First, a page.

Beyond that (available, though unrealized) practical benefit of democracy, its existence as the only possible just form of governance is consistent with our material existence as human beings. Please allow me to explain.

Here is a bit of information regarding human being within material existence that no one can refute: no human being has any choice but to effect choices (i.e., choose among perceived options and take action to bring that choice to fruition). To utter any statement concerning that bit of information is in itself to effect a choice, to choose to act in uttering something about it.

That makes choosing integral to being human. As fellow human beings we are therefore required to respect one another’s capacity to choose, beginning with choosing whether/how/to what extent to be involved whenever any choice is being effected.

So mutual respect of that kind must govern the behavior of all human beings whenever any choice is being effected. To act otherwise is to deny the reality of other beings’ existence as fellow humans.

[Since both the determiners and the referents of that ethic are located in material existence, that legitimately de-legitimates going outside material existence — to feelings, beliefs, etc. — to justify violating that ethic. For more about that ethic there is “Real Justice: Goodness without Limit” here in Medium. A requirement of mutual respect also follows from a belief in equality: “Equality Is All We Need,” also here in Medium. The material reality of the ethic of mutual respect legitimizes accepting it — and advocating for it and its implications for society — on the basis of believing in human equality.]

A society governed by that ethic of mutual respect would have the maximum liberty that coexisting human beings can share simultaneously and a democratic political process. In the economy the “democratic distributive principle” would be applied to money in the form of a “democratically distributed income” [also here in Medium].

That last part undoubtedly sounds radical to most people, but it is not. It is at bottom ‘only’ a different way of supplying the economy with money (as currency) [also here in Medium]. It could be applied to any existing economy. It would transform the outcomes for society related to the economy, but it would not require tearing down any of the existing institutional structure, whatever it might be, or changing the ‘nature’ of the economy, whatever that might be: a market-based economy would still be a market-based economy.

[The existence of that income would provide the means to make the economy fully self-regulating while eliminating unemployment (at no cost to anyone) and poverty (without having to redistribute anything and with no limit on income/wealth), as well as taxes and pubic debt (at all levels of government), and making it environmentally sustainable, even without any additional regulations or any changes in behavior (because total output would be governed — passively but effectively — by demographics, with no unemployment or poverty at any level of total output). Who wouldn’t want all that?]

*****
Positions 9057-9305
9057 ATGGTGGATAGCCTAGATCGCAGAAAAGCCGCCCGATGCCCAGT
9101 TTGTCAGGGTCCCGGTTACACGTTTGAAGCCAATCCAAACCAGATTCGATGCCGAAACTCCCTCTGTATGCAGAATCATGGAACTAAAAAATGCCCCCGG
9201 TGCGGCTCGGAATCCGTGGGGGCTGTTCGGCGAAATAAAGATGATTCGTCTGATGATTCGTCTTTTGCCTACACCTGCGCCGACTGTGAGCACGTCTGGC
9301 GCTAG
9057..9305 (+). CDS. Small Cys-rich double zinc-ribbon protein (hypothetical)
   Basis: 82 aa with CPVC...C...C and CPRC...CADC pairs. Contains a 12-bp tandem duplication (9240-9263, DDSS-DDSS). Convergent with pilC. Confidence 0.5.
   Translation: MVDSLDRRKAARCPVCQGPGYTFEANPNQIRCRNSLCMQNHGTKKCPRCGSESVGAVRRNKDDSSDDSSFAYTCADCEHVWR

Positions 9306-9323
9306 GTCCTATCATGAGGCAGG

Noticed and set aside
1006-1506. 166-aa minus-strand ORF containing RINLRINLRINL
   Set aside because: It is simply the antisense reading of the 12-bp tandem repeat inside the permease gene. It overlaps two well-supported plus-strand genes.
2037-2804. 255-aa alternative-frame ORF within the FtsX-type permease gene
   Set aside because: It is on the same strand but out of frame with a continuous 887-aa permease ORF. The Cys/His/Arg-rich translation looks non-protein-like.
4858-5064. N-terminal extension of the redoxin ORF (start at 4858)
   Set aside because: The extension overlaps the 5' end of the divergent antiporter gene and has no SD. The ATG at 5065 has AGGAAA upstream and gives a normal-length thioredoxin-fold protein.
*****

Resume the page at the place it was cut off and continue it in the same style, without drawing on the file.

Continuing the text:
Democracy is both a particular political form and a way of life. A democracy is all about self-rule. That means, as far as government itself is concerned, rule ‘by the people’ — the citizenry. For it to be successful citizens must for the most part govern themselves as individuals.

A successful democracy therefore has a public ethic, an agreed upon rule (or set of rules) for ‘the people’ to govern their interactions with one another. Lately, in the U.S. we seem to have lost track of our public ethic.

In fact, we never really had one. Citizens of this nation have always shared some notion of justice having something to do with liberty and equality, but there was no specific, agreed upon rule or set of rules by which, as individuals, we would govern ourselves. All we have ever had in that way are some hand-me-downs from a religious tradition in which fewer and fewer of us participate.

While it is not based in any religious tradition, mutual respect (in effecting choices) does not contradict anything in the Gospels relating the words of Jesus. Nor is it ‘moral relativism’. That ethic in fact boils down to a handful of absolute prohibitions that go well beyond the Ten Commandments in our relations with one another as human beings: no killing, harming, coercing, lying, cheating, or stealing to get what you want.

Mutual respect (of a basic kind — taking one another into account) stands as a rule of conduct for all human beings that can make our democratic society better and stronger than it has ever been. Who would not want that?



Stephen Yearwood

unaffiliated, non-ideological, unpaid: M.A. in political economy (where philosophy and economics intersect) with a focus in money/distributive justice